US Recommends Johnson & Johnson COVID Vaccine “Pause” to Screen for Blood Clots


The Centers for Disease Control indicated in an alert Tuesday that the Johnson & Johnson vaccine could be resumed on Wednesday. The alert came after a chaotic day in which the Food and Drug Administration recommended that there be a “pause” for the vaccine, prompting virtually every state to halt use of the single-dose injection.

CDC’s Advisory Committee on Immunization Practices will meet Wednesday for an emergency session, with a vote scheduled on “updated recommendations for use” before the group rises at 4:30 pm ET.

Dr. Anthony Fauci, President Biden’s chief medical adviser, told “CBS Evening News” host Norah O’Donnell Tuesday night that the adverse effect appeared to occur within six to 13 days, and ” so if you’ve had it for a month or two, I think you really don’t have to worry about anything. “

Fauci emphasized that the probability of these adverse side effects is “less than 1 in a million”, but said to be alert to symptoms such as severe headache, some difficulty in movement, as in a neurological situation, or some discomfort in the chest and shortness of breath.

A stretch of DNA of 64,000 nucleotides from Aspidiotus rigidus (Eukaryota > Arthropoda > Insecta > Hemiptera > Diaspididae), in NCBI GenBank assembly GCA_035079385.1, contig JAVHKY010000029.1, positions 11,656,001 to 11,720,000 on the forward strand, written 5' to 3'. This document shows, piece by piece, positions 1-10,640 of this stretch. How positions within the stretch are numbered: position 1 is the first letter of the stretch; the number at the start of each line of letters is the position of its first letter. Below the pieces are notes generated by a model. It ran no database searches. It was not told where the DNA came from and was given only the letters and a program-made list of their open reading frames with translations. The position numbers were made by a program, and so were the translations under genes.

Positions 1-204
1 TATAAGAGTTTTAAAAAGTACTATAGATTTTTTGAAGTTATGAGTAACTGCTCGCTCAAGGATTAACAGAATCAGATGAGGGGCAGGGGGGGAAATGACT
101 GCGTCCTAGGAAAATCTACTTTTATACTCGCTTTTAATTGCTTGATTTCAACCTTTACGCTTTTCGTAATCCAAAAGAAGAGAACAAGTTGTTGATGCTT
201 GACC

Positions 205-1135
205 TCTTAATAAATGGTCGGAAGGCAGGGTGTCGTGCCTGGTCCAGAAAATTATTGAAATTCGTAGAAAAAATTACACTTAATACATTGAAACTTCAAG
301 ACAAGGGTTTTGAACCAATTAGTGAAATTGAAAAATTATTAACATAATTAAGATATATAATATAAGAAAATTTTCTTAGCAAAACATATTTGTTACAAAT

As of Monday, more than 6.8 million doses of Johnson & Johnson vaccine had been administered in the US, a small portion of the total 190 million COVID vaccines administered nationwide, most of them from Pfizer and Moderna.

The White House said Tuesday that the hiatus “will not have a significant impact” on the national vaccine plan. President Biden assured Americans that he had made sure America had enough doses of vaccines for all American adults from just Pfizer and Moderna.

The few cases that the FDA and CDC are investigating occurred in women and involved a blood clot called cerebral venous sinus thrombosis, which was seen in conjunction with low levels of platelets in the blood, according to their statement. Symptoms were seen six to 13 days after vaccination in the women, who were between 18 and 48 years old.

“Treatment of this specific type of blood clot is different from the treatment that is normally given. Usually, a blood-thinning medicine called heparin is used to treat blood clots. In this setting, giving heparin can be dangerous alternative treatments need to be given, “they said.

The agencies said “adverse events” appear to be extremely rare, but that the pause is important so that healthcare providers can be aware of reactions and properly recognize and manage cases, given the unique treatment required.

Ed O’Keefe contributed to this report.

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